“The coronavirus has hit us very hard”

Sara and Daniel, a couple of migrant adolescents from Venezuela in Ecuador

Marisol Quintero
22 May 2020
© UNICEF_UNI114803_Sebastian
© UNICEF/UNI114803/Sebastian

Sara and Daniel, a couple of teenagers who are 16 and 17 years old, left Venezuela because of the difficult economic situation and violence they were experiencing. During the journey, Sara became pregnant and gave birth when she arrived in Ecuador. Through collaboration with UNICEF, the NGO HIAS provided the couple with psychological attention, financial support and social, labor and legal guidance focused on children at risk. Because of the coronavirus, Sara and Daniel are unemployed in Ecuador and are worried about the future of their baby.

Sara’s letter to her dad:

Hi Daddy, how are you?

I am learning my role as a mother every day. Sofia is already five months old and is growing healthy despite the circumstances. For me, I’m so proud of being a mom because I am raising a sweetheart that fills my heart. She looks like her dad. I know that Daniel and I are too young to be parents, we’re still a year away from legal age of consent, but you know really well what made us get out of there. We could no longer bear the economic situation in Venezuela and especially the insecurity in the neighborhood where we lived. We didn’t want to wait for things to get worse and to be in more danger. But the baby’s arrival has given us one more reason to continue fighting for our future.

I don’t want you to worry about us, but I can’t deny that we’ve really had it rough since we left Venezuela and then reaching Cuenca, in Ecuador, where we now live. We spent many days walking; we practically crossed all Colombia on foot, not to mention the sores on our feet. Just a couple of weeks before arriving in Ecuador I started to feel sick; I was vomiting, I had nausea and also trouble walking. I just wanted to sleep. That’s when I realized I was pregnant. But, I do not regret it and I do want to return to Venezuela, but not now.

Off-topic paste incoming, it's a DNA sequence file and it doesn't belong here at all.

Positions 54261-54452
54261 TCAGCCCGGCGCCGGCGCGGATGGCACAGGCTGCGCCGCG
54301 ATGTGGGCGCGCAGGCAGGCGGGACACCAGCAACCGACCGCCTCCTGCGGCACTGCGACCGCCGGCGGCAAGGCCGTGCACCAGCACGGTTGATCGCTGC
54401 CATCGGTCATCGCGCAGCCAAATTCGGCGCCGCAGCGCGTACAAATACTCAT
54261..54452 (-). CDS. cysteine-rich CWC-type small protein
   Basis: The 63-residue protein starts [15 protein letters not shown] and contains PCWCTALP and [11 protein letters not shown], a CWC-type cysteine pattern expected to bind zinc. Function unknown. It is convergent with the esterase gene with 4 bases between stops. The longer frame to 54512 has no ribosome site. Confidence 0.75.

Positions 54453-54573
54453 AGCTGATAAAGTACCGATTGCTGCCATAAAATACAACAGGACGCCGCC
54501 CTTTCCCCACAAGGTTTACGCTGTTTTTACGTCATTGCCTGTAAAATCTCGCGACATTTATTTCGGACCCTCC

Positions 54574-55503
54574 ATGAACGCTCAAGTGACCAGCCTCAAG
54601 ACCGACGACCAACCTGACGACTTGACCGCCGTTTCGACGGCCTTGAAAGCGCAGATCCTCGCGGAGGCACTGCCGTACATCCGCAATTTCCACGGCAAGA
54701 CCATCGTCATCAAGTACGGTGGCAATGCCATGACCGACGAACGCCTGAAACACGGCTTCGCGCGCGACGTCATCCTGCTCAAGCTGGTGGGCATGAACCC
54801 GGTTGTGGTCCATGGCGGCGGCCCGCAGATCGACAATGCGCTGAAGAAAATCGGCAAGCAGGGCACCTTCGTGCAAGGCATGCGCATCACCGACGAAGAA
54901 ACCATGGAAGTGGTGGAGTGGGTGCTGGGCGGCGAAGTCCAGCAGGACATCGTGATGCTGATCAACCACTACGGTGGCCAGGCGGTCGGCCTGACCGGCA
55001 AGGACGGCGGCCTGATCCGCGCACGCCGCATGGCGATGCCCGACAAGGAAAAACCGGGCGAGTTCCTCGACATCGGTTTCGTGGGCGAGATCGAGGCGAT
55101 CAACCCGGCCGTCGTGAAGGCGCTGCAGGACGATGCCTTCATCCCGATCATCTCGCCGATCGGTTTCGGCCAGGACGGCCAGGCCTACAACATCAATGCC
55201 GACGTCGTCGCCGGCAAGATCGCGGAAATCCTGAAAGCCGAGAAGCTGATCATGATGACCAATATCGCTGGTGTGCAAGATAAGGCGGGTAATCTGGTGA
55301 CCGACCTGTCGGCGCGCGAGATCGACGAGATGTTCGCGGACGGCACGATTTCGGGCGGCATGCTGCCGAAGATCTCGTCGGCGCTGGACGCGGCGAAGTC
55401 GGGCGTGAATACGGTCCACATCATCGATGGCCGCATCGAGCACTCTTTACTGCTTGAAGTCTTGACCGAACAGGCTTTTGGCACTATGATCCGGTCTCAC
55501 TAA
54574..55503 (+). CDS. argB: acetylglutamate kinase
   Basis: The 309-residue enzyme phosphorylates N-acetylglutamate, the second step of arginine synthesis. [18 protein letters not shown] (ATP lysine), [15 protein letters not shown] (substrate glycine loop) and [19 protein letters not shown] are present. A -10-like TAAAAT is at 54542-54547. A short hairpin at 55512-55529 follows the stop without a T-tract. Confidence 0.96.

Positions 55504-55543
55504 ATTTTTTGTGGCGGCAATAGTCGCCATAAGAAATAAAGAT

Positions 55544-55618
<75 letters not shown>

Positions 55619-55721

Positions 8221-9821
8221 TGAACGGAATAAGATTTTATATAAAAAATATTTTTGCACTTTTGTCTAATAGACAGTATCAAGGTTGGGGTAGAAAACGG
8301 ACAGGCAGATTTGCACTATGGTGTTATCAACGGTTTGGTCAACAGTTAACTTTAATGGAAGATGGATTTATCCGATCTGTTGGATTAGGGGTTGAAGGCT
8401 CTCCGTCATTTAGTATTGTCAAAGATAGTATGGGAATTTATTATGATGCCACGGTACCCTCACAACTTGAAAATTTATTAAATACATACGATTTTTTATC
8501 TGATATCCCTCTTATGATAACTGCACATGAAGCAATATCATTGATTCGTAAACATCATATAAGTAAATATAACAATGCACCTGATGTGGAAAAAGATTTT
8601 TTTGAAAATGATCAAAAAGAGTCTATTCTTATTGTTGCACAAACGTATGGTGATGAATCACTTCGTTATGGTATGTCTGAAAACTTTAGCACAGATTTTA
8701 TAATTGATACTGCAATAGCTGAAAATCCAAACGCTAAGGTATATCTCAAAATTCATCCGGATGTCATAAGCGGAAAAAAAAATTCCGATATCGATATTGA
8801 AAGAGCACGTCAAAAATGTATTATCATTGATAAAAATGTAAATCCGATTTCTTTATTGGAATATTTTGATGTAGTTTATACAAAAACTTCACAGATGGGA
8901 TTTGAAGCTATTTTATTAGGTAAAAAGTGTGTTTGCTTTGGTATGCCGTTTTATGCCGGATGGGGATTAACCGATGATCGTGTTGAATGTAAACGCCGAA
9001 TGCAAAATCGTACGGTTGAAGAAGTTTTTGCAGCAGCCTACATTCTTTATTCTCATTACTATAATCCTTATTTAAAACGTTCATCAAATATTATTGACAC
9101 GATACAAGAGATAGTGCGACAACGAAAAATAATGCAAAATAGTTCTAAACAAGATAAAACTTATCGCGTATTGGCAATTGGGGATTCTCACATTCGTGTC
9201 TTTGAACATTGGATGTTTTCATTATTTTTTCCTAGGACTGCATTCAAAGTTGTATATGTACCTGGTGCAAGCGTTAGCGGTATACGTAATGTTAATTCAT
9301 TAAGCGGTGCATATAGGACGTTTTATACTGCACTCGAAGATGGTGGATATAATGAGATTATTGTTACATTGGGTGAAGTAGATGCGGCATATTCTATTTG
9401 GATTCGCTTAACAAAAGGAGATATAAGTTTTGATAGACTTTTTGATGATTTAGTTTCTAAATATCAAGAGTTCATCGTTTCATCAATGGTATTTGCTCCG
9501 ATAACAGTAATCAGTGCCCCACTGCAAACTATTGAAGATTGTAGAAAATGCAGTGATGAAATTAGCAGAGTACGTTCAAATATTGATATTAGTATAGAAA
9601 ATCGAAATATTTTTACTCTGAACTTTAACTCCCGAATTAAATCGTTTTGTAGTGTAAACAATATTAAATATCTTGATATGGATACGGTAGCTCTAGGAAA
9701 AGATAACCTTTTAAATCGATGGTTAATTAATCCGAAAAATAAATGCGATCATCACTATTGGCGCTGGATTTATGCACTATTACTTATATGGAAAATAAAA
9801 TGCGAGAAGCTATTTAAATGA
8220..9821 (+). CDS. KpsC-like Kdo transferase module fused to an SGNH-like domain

As soon as we arrived in Ecuador, Daniel effortlessly worked as hard as he could, from 5:00 in the morning until 7:00 at night. He has done his best – picking coffee, collecting auyamas and he has even been a waiter in a restaurant. They didn't pay much, but it wasn't so bad until...

Suddenly the coronavirus arrived and all the businesses and restaurants closed. Since then, the pandemic has hit us very hard. Daniel lost his job overnight and could no longer have any income and we are in lockdown taking care of the baby. We’re worried that one of us will get sick.

For now, we’re living on the monthly support that the HIAS organization gives us. We haven’ been hungry and we live in a room that has a bed and a crib for the baby.

That’s enough for now, while our situation improves. We’ve got food and we’re managing with the clothes we brought in our two suitcases, for now. What we need is money to buy more diapers for the baby.

Here I can study because I’m allowed, but I did not want to start up again because I have to take care of the baby. Daniel isn’t studying either. His biggest concern now is getting a job again, we have to pay the rent and buy the things the baby needs. We want to live well and have enough money to be able to return to when we can.

My dream is to go back and have a good life, that Venezuela gets better and there’s no violence and it’s a happy environment for my baby. I would like to start a family and be a professional.

Remember that ever since I was a child I’ve wanted to be an official military of the Navy and Daniel dreams of being a construction engineer. I hope that we both succeed one day.

I don’t think I had told you that thanks to an organization called HIAS we were able to settle in Cuenca. Thanks to them, we are fine. They give us monthly support and we’ll be able to hold on a little longer until the pandemic ends. Without Daniel’s income, it hardly lasts.

Last month Daniel turned 17 and the hardest thing for him was celebrating it away from his family. I will also have to celebrate mine away from you and mom way in November. That makes me sad. Sometimes I ’ve cried and I’m distressed by the coronavirus. But when I think about the baby and what I have to do for her as a mother, I give myself strength to keep going. And for a few minutes, I forget about my sorrows and the coronavirus.